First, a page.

Oklahoma defensive end Amani Bledsoe tries to block Texas quarterback Sam Ehlinger's pass Oct. 6 at the Cotton Bowl in Dallas.

It has become recent Oklahoma tradition.

Lose a game early in the season, then rally.

“We have been as good as anybody in the country the last three years of responding to the very few losses we’ve had,” OU coach Lincoln Riley said minutes after losing 48-45 to Texas. “We’ve got a track record right there that you could put up against any team in the country, and that’s absolutely what we expect to do again.”

The Sooners (5-1, 2-1 Big 12) are still stabilizing after their Cotton Bowl setback, which led to defensive coordinator Mike Stoops’ firing. These have been tumultuous days around the program.

But ahead of Saturday’s game at TCU (3-3, 1-2), most of the primary goals are intact. Eleventh-ranked OU hasn’t been mathematically eliminated from the Big 12 championship game.

The Sooners entered Week 8 in 2015 and 2017 with one loss, ranked 14th and 10th, respectively, in the Associated Press poll. In both seasons they made the College Football Playoff.

In 2015, quarterback Baker Mayfield engineered seven straight victories after a 24-17 loss to Texas. That included a 55-0 shutout at Kansas State the following week and road wins at No. 4 Baylor and No. 9 Oklahoma State.

In 2016, OU ultimately wasn’t in the mix for a national title. But Mayfield took responsibility for September losses to Houston and Ohio State, then helped begin a 14-game win streak that spanned two seasons.

In 2017, the Sooners revived themselves after a stunning October home loss to Iowa State. Wins over Oklahoma State and TCU (twice) were part of a stretch run that included a third straight Big 12 championship and spot in the national semifinal.

Two weeks ago, OU rallied from 21 points down against Texas before losing on a last-second field goal. Disappointed players took that as a building block moving forward.

“If anybody’s going to do it it’s going to be us,” said senior left guard Ben Powers, a team captain. “I don’t know what it is, but there’s something there that’s special … I don’t know what it is with this team, but we’ve got something.”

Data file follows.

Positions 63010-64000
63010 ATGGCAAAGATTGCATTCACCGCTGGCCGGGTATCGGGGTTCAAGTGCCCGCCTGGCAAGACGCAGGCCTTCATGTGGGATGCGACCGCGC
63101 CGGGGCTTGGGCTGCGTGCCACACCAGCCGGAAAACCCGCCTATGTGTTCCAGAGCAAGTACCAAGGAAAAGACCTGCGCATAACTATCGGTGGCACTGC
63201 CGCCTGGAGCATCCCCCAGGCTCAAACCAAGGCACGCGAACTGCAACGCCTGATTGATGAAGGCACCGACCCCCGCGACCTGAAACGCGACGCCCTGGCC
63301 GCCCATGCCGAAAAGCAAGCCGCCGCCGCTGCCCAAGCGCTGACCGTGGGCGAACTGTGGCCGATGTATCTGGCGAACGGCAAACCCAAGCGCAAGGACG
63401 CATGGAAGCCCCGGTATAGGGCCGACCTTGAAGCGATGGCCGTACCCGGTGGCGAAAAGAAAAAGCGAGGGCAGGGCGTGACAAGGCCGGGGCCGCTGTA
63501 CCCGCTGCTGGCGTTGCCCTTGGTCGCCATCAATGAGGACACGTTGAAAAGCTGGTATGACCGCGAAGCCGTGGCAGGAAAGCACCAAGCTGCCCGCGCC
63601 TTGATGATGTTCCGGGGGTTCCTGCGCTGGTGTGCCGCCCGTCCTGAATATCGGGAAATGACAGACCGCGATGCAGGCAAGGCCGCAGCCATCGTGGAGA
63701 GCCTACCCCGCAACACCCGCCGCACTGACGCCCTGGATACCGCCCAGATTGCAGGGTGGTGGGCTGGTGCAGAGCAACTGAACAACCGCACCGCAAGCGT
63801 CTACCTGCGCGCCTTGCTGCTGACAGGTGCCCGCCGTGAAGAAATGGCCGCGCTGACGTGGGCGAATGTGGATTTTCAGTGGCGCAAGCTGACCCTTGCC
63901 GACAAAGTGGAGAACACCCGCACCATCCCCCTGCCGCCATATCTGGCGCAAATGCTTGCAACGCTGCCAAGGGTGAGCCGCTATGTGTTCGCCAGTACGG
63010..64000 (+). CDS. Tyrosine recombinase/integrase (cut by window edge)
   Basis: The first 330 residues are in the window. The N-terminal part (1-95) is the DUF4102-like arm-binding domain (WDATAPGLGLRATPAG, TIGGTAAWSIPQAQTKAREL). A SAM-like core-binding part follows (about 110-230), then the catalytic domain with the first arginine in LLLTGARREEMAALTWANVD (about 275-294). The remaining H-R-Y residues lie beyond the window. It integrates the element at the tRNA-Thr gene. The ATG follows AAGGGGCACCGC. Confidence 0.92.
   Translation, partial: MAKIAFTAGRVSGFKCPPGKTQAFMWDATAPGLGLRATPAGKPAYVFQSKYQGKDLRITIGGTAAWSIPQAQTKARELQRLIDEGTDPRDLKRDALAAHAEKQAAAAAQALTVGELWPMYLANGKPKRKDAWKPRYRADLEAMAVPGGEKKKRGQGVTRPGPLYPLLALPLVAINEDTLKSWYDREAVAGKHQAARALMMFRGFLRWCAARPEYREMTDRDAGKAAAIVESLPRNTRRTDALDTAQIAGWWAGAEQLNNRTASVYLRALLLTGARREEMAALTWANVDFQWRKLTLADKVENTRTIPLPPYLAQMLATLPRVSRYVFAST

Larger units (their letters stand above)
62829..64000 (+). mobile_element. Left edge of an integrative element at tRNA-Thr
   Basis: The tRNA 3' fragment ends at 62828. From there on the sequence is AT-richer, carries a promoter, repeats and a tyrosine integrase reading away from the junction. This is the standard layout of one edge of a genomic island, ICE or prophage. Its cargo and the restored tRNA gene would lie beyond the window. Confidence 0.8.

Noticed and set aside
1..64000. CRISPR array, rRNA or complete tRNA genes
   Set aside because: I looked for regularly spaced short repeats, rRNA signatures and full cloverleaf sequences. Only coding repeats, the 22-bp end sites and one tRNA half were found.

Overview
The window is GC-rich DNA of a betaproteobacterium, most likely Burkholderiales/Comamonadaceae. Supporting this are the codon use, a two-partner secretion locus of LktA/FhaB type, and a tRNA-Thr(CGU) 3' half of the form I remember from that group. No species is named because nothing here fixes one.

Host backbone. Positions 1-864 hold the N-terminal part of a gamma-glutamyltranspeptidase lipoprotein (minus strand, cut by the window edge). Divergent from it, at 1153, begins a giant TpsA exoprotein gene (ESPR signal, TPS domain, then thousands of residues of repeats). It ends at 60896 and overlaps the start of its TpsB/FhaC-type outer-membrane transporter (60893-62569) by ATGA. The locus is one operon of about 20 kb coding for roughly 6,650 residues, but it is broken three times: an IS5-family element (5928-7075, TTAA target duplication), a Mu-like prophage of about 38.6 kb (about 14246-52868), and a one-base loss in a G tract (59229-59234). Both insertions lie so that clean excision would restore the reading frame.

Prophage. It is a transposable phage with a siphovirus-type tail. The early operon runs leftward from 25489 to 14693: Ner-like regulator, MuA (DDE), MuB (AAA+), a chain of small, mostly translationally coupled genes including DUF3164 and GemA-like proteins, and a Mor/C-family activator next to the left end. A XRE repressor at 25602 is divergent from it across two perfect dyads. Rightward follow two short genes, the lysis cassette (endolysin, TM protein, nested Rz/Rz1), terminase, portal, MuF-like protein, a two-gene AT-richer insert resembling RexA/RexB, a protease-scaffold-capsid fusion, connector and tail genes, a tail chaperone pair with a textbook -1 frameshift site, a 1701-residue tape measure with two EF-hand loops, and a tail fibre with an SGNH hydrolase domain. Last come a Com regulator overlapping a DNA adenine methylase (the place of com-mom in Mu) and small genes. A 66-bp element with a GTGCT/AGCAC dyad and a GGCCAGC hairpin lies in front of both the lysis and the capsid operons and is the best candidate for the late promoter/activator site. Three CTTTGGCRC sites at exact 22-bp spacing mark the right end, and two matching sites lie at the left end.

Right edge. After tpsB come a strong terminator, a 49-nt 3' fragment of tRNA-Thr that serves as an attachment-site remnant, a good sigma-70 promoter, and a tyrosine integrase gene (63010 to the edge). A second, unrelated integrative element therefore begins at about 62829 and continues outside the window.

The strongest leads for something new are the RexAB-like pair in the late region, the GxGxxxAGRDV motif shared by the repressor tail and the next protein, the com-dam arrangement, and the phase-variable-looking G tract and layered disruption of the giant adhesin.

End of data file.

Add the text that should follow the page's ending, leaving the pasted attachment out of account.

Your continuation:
OU’s situation is similar to years past, except for an obvious detail.

There are unanswered questions about the defense, which was exposed after two easy victories to start the year and now must transition under new coaches. Interim defensive coordinator Ruffin McNeill, who will continue making calls from the press box, is now in charge, with analyst Bob Diaco moving to an on-field position coaching outside linebackers.

Riley’s decision to remove Stoops was based on his opinion new leadership could create a spark, which could ignite the deep run the Sooners hope to make.

Powers noticed more energy from the defense in practice last week. Sophomore linebacker Kenneth Murray said players have taken accountability for fixing things. OU’s defense is near the bottom of the Big 12 in scoring defense (27.3 ppg) and total defense (480.3 ypg).

“We’re taking it upon ourselves as players to bring that spark,” middle linebacker Kenneth Murray said. “I think the coaches are doing a great job right now as far as being organized and stuff like that, just bringing the spark when we need a spark. And I think Coach Diaco brings great energy to the group. I think Coach Ruff brings great energy.

“But I think right now it's on us [the players]. … These last couple games we haven't been playing to our potential, and I take that personally.”

Murray felt last week’s open date came at a good time. It was an opportunity to rejuvenate in several ways.

Powers didn’t totally agree.

“Bye weeks after a loss are terrible,” he said. “You’ve got to sit with that loss for two weeks. I can’t wait to get back out there.”